The effect of the compensation circuit 75 thus is to make the difference e3 (see FIG. 8A) between the actual input to the integrator 101 and a zero input to the integrator 101 very small. Furthermore, this error is not as dependent on pulse width as the FIG. 7A mode of operation, and is in practical effect nearly independent of pulse width. Furthermore, the amounts of time represented by the areas beneath the spikes 113 and 115 are almost negligible so that the error is negligible in the operation of the pump, and the motor speed is an accurate reflection of pump flow.

The switch 111 thus forces the input to the integrator 101 to zero to force the integrator to hold the current target pressure at that point in the cycle of operation. The switch 111 is actuated in response to the sensing of the change in motor speed, and this results in pumping at the same target pressure existing at that time. Pumping at a constant pressure is, under these conditions of operation, equivalent to pumping at constant flow rate.

Since flow is substantially proportional to pressure for a given column and solvent, pumping at a constant pressure is an effective, short term, means of producing a constant flow during this overlap period of the two pump pistons 39 and 41.

FIGS. 9 and 10 illustrate graphically the effective output of the integrator 101. In FIG. 9 the switch 111 passes the flow error signal from the amplifier 97 into the integrator 101 all the time. FIG. 10 illustrates the integrator 101 output with the switch 111 forcing the input to the integrator 101 to zero in response to the sensing of a flow pulse by the compensation circuit 75.

The amplitude of the integrator output signal is for an equivalent time constant integrator 101 in each of FIGS. 9 and 10. These FIGS. show that the variation in amplitude is less with the compensation circuit than it is without the compensation circuit. Therefore, a faster time constant can be used in the integrator for overcoming the problems of the slow loop response in startup and changing composition.

While we have illustrated and described the preferred embodiments of our invention, it is to be understood that these are capable of variation and modification, and we therefore do not wish to be limited to the precise details set forth, but desire to avail ourselves of such changes and alterations as fall within the purview of the following claims.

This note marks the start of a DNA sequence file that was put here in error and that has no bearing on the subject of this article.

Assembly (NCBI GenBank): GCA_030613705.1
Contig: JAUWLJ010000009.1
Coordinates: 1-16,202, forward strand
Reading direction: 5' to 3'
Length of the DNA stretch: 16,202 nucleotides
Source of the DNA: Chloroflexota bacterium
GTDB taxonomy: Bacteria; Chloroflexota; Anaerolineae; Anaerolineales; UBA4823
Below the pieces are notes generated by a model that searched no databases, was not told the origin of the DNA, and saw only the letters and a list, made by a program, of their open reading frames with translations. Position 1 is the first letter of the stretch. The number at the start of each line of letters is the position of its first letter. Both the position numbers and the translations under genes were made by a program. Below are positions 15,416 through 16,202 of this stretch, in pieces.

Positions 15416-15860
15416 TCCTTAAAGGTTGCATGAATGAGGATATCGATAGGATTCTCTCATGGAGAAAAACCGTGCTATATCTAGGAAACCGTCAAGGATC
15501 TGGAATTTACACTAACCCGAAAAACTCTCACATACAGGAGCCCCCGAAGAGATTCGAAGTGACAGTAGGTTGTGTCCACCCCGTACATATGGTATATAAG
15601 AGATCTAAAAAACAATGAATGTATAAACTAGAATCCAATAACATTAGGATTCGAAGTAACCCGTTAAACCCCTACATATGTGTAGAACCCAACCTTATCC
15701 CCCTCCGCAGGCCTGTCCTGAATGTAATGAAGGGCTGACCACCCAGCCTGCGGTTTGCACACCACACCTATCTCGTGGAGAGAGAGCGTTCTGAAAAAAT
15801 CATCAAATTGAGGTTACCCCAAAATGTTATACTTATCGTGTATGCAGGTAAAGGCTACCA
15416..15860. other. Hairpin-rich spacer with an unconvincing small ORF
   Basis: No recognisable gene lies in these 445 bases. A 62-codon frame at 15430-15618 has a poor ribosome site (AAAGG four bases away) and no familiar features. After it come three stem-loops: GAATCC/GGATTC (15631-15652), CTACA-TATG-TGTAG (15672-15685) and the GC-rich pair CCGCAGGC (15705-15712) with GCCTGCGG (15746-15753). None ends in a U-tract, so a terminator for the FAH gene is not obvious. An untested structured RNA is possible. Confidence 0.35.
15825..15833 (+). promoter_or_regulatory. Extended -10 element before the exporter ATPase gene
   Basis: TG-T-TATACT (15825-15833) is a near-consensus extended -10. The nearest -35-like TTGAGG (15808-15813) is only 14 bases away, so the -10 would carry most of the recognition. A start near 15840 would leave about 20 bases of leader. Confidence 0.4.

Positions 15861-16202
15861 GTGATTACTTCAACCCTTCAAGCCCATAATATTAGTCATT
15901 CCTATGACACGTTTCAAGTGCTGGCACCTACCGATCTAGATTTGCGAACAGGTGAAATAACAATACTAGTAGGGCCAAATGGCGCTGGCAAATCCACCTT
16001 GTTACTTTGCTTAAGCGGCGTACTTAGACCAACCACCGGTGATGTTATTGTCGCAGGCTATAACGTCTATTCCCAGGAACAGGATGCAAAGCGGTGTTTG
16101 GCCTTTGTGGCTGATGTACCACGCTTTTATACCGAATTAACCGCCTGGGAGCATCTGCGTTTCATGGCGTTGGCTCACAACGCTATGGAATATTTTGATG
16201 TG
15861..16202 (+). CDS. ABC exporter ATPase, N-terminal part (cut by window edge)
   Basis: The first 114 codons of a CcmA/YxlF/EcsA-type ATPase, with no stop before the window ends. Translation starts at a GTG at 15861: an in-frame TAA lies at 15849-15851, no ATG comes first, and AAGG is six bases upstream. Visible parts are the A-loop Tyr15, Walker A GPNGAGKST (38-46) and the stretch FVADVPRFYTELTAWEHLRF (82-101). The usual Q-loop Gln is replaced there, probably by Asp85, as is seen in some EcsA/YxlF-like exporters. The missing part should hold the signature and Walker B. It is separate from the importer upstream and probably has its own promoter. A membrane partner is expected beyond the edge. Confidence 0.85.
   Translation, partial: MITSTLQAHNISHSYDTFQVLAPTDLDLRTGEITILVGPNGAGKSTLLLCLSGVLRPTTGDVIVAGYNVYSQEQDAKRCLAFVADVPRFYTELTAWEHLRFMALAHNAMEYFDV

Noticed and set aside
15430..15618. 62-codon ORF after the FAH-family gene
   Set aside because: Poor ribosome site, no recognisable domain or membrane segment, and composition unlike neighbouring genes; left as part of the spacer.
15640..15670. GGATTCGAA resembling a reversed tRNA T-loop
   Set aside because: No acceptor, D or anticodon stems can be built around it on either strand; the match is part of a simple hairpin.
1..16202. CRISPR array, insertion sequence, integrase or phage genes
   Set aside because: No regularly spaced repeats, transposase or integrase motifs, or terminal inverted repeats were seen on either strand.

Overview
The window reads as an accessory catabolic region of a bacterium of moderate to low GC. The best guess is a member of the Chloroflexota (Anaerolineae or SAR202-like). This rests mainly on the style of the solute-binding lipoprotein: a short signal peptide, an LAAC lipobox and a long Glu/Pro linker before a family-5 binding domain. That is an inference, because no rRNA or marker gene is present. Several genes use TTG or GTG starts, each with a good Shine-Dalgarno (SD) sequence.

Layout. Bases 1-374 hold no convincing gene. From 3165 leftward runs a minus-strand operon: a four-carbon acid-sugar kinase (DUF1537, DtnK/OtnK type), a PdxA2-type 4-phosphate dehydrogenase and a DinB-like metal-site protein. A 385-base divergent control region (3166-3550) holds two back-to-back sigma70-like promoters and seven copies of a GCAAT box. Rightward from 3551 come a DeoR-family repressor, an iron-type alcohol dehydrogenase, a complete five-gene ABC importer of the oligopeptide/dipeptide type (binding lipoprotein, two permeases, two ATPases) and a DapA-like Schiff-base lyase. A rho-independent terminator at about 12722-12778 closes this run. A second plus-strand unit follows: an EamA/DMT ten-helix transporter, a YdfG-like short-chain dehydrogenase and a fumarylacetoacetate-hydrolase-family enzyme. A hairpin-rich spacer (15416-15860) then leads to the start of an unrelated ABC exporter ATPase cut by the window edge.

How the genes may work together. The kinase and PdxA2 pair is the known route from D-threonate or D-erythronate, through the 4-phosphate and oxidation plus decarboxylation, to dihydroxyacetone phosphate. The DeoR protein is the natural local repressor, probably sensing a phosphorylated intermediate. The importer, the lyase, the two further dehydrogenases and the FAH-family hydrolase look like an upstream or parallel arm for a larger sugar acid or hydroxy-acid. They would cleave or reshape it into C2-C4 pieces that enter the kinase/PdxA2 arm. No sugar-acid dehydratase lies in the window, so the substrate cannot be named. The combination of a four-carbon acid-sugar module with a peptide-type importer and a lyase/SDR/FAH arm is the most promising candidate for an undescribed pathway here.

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Classifications
U.S. Classification417/18, 417/265, 417/53
International ClassificationG01N30/32, F04B49/06, F04B11/00
Cooperative ClassificationF04B11/0075, G01N2030/326, F04B49/06, G01N2030/324, F04B11/0058
European ClassificationF04B49/06, F04B11/00P2, F04B11/00P4
Legal Events
DateCodeEventDescription
May 16, 1994ASAssignment
Owner name: THERMO INSTRUMENT SYSTEMS INC., NEW MEXICO
Free format text: ASSIGNMENT OF ASSIGNORS INTEREST;ASSIGNOR:SPECTRA-PHYSICS, INC.;REEL/FRAME:006983/0771
Effective date: 19930226
Jan 25, 1994FPExpired due to failure to pay maintenance fee
Effective date: 19891114
Nov 14, 1993LAPSLapse for failure to pay maintenance fees
Jun 17, 1993REMIMaintenance fee reminder mailed
May 5, 1989FPAYFee payment
Year of fee payment: 4
Jan 25, 1988ASAssignment
Owner name: SPECTRA-PHYSICS (DELAWARE) INC. A CORP. OF DE
Free format text: ASSIGNMENT OF ASSIGNORS INTEREST.;ASSIGNOR:SPECTRA-PHYSICS, INC., (A CA CORP.) (MERGED INTO);REEL/FRAME:004854/0640
Effective date: 19870128
Owner name: SPECTRA-PHYSICS, INC.,
Free format text: MERGER;ASSIGNOR:SPECTRA-PHYSICS, INC., (A DE. CORP.) MERGED INTO) SUNSHINE ACQUISITION CORP. (DELAWARE) (A DE. CORP.) (CHANGED TO);REEL/FRAME:004854/0651
Effective date: 19870805
Owner name: SPECTRA-PHYSICS, INC., (A CORP. OF DE)
Free format text: CHANGE OF NAME;ASSIGNOR:SPECTRA-PHYSICS (DELAWARE), INC., A CORP. OF DE (CHANGED TO);REEL/FRAME:004854/0646
Effective date: 19870213
Feb 25, 1986CCCertificate of correction
Mar 7, 1983ASAssignment
Owner name: SPECTRA-PHYSICS, INC., 3333 NORTH FIRST ST., SAN J
Free format text: ASSIGNMENT OF ASSIGNORS INTEREST.;ASSIGNORS:MILLER, LESLIE A.;MC CALL, THOMAS J.;REEL/FRAME:004122/0766
Effective date: 19830303